- The natural fabric that you want to dye
- A large pot that is big enough to cover the entire piece of fabric
- Black tea bags
- A measuring cup
1. Boil Water
Fill a large pot with as much water you will need to cover your entire piece of fabric. Add two teaspoons of salt for every 4 cups of water that you use. The salt will help set the colors by allowing the pigment to stick to the fibers so that the colors won’t bleed later on.
Turn on your stove to high heat and bring the water to a boil. Then, you can remove the water from the heat.
2. Make The Tea
If you are using tea bags with paper labels and strings, you can cut away those strings. Then, add the tea bags to the hot water that you just boiled, and wait for at least 15 minutes for the tea to steep.
The longer you wait, the darker the tea will become. If you want the dye color to be a bit darker, you can wait for longer than 15 minutes until the color is dark enough for your liking.
After the color is achieved, you should remove the tea bags from the pot to prevent the tea from bleeding more into the dye water, which will turn the color darker while you dye your fabric.
3. Prepare Your Fabric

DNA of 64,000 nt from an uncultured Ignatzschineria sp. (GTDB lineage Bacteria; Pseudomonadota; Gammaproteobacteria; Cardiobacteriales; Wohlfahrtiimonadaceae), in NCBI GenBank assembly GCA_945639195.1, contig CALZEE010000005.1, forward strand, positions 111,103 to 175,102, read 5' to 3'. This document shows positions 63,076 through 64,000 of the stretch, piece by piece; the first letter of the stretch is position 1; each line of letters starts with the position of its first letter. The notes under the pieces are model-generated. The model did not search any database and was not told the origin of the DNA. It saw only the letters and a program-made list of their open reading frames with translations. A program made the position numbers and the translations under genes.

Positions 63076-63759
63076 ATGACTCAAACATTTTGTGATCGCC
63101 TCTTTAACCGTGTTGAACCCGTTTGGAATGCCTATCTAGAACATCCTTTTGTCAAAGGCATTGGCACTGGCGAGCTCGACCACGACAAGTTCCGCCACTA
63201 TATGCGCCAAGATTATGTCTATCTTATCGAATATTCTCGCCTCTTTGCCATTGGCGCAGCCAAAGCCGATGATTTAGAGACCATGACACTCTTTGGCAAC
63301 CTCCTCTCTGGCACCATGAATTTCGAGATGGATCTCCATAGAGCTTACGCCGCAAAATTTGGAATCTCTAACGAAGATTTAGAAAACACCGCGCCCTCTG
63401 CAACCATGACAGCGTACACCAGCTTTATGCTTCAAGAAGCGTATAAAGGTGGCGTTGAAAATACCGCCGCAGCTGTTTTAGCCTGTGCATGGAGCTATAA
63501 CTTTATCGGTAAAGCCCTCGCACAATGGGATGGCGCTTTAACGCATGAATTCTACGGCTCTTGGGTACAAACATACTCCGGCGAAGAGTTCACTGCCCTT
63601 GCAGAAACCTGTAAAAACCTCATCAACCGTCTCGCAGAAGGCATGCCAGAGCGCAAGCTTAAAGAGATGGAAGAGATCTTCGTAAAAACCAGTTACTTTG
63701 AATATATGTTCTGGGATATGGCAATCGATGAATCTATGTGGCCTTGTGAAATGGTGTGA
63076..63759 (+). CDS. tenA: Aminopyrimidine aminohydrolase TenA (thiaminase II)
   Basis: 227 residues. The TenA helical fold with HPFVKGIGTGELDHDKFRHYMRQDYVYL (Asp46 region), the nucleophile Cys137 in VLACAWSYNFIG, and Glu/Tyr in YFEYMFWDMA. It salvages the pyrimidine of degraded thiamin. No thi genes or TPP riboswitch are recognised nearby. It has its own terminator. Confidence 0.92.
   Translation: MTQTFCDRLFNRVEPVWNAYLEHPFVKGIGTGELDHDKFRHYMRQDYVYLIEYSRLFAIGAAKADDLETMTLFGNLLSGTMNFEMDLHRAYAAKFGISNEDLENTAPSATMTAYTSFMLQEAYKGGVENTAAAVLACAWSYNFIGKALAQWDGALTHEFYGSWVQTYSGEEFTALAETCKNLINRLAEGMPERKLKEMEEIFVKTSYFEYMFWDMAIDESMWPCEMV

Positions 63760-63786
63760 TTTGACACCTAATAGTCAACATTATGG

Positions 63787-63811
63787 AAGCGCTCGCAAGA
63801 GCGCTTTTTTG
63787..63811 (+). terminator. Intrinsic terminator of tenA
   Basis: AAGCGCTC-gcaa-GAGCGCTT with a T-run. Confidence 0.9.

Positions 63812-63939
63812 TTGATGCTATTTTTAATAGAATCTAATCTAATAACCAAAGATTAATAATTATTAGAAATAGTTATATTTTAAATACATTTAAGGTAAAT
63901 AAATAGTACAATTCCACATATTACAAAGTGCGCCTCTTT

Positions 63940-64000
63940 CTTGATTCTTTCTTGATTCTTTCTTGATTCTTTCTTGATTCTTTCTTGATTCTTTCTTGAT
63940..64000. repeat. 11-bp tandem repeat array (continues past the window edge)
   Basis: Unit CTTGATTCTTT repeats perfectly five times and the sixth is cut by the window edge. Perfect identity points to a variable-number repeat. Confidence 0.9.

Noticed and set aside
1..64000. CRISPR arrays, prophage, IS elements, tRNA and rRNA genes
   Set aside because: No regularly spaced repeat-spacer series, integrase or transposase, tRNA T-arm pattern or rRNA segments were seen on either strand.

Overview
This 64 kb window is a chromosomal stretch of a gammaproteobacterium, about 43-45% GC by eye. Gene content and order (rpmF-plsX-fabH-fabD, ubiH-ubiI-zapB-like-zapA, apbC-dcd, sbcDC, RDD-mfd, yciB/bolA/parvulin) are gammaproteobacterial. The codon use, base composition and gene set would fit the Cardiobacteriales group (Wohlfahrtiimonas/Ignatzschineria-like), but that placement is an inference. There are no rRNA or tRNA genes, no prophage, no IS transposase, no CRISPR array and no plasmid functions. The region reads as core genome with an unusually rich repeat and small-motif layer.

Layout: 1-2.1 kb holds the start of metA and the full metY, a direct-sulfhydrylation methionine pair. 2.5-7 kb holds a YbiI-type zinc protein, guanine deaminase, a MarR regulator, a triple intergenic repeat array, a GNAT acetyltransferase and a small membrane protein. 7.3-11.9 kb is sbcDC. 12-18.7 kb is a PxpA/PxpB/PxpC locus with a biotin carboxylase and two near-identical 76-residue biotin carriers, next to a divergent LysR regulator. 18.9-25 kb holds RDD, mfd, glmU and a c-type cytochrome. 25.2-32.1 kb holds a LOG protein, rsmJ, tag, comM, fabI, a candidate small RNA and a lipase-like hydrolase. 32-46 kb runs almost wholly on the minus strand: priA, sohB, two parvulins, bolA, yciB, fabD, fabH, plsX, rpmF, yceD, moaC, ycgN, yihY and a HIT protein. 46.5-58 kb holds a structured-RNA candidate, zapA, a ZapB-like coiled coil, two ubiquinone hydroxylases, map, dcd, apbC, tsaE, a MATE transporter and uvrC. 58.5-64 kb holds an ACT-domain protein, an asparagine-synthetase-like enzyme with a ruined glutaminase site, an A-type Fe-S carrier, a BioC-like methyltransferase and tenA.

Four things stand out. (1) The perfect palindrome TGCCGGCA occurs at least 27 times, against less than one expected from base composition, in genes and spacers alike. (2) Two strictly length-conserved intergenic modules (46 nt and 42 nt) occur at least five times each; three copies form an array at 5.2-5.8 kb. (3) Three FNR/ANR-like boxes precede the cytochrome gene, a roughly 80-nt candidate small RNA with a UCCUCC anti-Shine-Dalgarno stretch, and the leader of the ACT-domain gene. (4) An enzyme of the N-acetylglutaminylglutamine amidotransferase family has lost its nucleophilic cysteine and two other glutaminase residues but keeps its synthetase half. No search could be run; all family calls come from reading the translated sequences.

While waiting for the tea to steep, you can prepare your fabric. Your fabric should be washed before dyeing since any dirt, grease, or wax on the fabric can affect how the dye color will turn out.
Then, soak your fabric in clean water and wring out the excess. Your fabric should be wet but not dripping, which will allow the dye to work better without diluting the color.
If you want to create patterns for the dye, you should twist and fold the fabric in this step and use rubber bands to secure the fabric into a tight bun, similar to when you tie-dye a T-shirt.
The twist and fold and the rubber bands will naturally create light and dark patches on your fabric, which can be an interesting and unique pattern after dyeing.
4. Soak The Fabric In The Dye Water
After all the tea bags have been removed, you can place the damp fabric in the pot, making sure that it is completely submerged underwater.
If you want nice and even colors, you can use a wooden spoon to stir the pot around to allow the tea water to get into every little corner in the fabric, which will result in an even color.
Allow the fabric to soak in the tea for at least an hour or overnight. The longer you wait for this step, the darker the color will become. While you wait, make sure to check on the pot and stir the fabric around every hour to allow the tea to soak evenly into the fabric.
Note that the fabric will always look darker when it is wet, so when you see that the fabric is the color that you like, that doesn’t mean that the fabric will look like that when it is dry. If you like the color to be a bit darker, you should wait for a few more hours.